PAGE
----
OK, The CEDIA expo show floor opens tomorrow, but I’m spending much of today at press conferences. So, far, I’ve been to Panasonic’s where they rolled out the new PT-AE3000U 1080p home theater projector.
And I picked up a press kit for Mitsubishi, with whom I’m meeting with later this week. While Mitsubishi is already advertising their new Diamond 1080p home theater projector, I was surprised and pleased to see an announcement for the HD8000, which I will also discuss below. Mind you I haven’t seen either of these work, and in the case of Mitsubishi, the HD8000 press release leaves some things unanswered.
Let’s start with the PT-AE3000U from Panasonic.
First of all, it looks like the previous PT-AE1000U and PT-AE2000U that preceded it. BTW, Panasonic claims to be the #1 seller of 1080p projectors, just as they have been with 720p projectors for years.
Here’s what’s interesting though:
It’s brighter – now a claimed 1600 lumens. Of course we’re concerned with how many lumens it really can put on the screen in both “best” and “brightest” modes. Still, the PT-AE2000U, overall, was just about average when released, and would be below average if we looked at whats out there now (almost a year later, including other announced projectors from other brands. More lumens is always a good thing.
Perhaps most interesting, is Panasonic has added the ability to actually interpret new frames.
Start with a 60 frames per second image, and it will analyse one frame, then the following, and completely create a new frame in between, that anticipates the position of moving objects. The example they gave was a shot of an airliner (in the air. frame 1: plane in the frame, but starting far to the left. The next frame (that would be the next frame broadcast, or on the disc), shows the plane almost all the way to the right side of the frame.
The PT-AE3000U actually creates a new frame, with the airplane whose location is half way between the first and second original frames. and so on. This method of getting up to 120fps, makes a great deal of sense, and should dramatically reduce the inherent motion flaws of not enough frames to begin with.
Better still, they do the same with 24fps (movies), but actually create 3 frames between the first and second provided frames.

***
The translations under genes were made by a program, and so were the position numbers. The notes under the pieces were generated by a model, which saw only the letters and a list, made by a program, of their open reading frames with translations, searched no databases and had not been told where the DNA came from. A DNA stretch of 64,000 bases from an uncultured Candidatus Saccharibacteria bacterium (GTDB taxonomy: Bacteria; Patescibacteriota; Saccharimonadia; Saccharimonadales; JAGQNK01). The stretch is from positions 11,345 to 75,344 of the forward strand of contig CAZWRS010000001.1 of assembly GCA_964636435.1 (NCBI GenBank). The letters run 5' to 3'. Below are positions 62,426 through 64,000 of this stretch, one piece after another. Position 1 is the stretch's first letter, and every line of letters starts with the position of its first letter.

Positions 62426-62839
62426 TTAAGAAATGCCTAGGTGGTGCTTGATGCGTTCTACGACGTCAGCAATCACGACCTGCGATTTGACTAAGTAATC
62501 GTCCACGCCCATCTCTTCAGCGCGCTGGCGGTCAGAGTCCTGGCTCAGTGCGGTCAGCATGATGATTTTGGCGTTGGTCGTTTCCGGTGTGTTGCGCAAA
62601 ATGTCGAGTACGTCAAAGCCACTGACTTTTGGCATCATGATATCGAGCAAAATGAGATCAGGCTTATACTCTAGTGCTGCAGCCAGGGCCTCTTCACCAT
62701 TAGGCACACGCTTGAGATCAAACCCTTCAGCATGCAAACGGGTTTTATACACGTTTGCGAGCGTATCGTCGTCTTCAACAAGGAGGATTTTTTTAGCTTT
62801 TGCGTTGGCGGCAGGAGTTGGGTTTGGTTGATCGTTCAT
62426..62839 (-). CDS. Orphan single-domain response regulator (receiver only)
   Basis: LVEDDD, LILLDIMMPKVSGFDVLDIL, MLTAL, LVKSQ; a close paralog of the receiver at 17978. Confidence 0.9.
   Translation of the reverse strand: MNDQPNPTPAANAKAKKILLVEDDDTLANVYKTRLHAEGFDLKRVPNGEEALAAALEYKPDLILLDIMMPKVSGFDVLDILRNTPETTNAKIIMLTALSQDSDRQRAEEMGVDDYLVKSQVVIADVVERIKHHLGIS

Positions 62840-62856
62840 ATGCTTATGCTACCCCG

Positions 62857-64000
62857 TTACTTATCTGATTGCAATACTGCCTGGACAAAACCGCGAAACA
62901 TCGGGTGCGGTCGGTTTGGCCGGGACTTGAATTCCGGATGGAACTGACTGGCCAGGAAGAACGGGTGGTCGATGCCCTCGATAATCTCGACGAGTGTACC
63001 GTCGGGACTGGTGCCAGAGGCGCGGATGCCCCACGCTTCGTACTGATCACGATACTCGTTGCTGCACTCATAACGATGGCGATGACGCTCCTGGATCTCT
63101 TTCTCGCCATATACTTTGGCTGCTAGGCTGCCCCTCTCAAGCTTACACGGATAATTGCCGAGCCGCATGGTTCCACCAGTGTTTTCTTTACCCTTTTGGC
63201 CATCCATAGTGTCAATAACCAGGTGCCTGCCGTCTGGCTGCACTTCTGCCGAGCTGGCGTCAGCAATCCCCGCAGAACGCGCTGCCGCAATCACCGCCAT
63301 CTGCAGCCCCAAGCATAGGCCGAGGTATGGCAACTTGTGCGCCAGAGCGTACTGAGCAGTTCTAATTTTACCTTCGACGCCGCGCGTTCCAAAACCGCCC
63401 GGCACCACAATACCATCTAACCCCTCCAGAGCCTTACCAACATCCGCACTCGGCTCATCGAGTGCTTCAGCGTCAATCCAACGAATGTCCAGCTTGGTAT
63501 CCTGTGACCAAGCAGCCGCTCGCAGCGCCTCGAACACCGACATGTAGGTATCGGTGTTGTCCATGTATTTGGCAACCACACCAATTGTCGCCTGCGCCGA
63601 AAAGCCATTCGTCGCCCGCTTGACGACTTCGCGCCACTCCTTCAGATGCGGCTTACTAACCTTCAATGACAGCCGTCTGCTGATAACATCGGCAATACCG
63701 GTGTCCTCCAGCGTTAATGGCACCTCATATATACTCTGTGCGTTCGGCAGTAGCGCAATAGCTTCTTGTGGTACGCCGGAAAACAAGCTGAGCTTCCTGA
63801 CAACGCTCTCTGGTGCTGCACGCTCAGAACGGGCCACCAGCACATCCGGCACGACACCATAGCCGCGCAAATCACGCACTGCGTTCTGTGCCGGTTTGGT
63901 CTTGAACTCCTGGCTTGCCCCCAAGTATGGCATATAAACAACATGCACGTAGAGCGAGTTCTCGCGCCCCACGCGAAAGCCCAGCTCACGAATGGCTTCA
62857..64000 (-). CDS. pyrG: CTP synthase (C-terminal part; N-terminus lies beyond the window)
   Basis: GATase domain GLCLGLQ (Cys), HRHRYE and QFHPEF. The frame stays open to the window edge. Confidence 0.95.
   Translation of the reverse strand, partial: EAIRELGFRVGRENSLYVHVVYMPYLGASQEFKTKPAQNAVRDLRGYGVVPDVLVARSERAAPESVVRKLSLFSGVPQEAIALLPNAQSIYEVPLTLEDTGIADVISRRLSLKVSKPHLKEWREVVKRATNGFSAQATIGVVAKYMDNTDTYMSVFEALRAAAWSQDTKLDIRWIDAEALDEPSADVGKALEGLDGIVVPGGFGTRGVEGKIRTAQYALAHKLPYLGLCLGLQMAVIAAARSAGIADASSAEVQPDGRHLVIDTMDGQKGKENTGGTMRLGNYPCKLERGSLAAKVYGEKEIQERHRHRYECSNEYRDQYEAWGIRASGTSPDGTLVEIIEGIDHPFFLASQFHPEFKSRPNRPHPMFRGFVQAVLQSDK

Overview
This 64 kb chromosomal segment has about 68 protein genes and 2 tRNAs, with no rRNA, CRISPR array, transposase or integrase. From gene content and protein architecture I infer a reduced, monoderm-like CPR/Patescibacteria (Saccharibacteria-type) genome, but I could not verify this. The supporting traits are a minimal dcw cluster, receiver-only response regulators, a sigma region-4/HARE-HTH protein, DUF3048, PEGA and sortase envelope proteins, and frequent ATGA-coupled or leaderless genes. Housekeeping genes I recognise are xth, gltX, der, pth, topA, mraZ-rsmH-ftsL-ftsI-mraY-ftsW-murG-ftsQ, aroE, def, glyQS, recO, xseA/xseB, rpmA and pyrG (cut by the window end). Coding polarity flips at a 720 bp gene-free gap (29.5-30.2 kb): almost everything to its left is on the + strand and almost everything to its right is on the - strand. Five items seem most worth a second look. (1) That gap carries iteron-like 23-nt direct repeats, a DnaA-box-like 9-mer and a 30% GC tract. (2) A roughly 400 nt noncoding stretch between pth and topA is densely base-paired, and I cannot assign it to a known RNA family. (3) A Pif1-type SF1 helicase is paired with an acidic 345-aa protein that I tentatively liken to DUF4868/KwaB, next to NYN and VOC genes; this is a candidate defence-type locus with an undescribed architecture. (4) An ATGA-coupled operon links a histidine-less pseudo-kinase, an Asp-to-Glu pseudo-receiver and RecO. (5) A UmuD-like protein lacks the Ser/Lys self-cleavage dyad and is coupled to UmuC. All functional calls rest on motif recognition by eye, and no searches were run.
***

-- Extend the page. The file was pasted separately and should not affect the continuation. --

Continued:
I can’t wait to do some side by sides, with other projectors when it arrives for review (soon).
Next: Mitsubishi HD8000 ultra bright home theater projector.
Now, I’ve been pitching for much brighter home theater projectors for years – ones that can handle a good amount of ambient light, with far more ease than today’s projectors.
The HD8000 claims 5000 lumens. It is a 3LCD projector, like their other 1080p entries. I can’t wait to put one in my theater room for testing, and open up the window shades more than I’ve ever been able to previously.
Two immediate questions come to mind, and I expect I’ll get the answers at my meeting with them:
1. Contrast ratio (and of course I’ll need to work with one to assess how good the black levels are when needed for a dark environment).
2. Working in a dark environment – 5000 lumens is outstanding for sports and HDTV, but what if we wish to fully, or almost fully darken the room for movie watching – 5000 lumens or even 2000, is likely too bright, unless you have a humongous home theater projection screen. I’m hoping that it will have multiple levels available starting, say, at 500 lumens…
The only immediate downside I see to the HD8000 is the price tag: $14,999. Sanyo says it’s the least expensive home theater projector that is this bright, which is exciting in its own right. That the price will scare most of us off, is true, but it does provide a solution for those that can afford it. Certainly, 5000 lumens, on say a 100″ diagonal screen, should make the HD8000 about as bright as a typical plasma display, and that means a viable solution for the family room, for those who do want daytime viewing, without blackout shades, etc.
I do want to review the HD8000, but from a practical standpoint, it will have to likely be sometime in November, before I can work it in. The new Mitsubishi Diamond has priority, as do a number of other projectors from Epson, Panasonic, Sanyo… I’ll get to it as soon as I can.
OK, stay tuned, more blogs coming! -art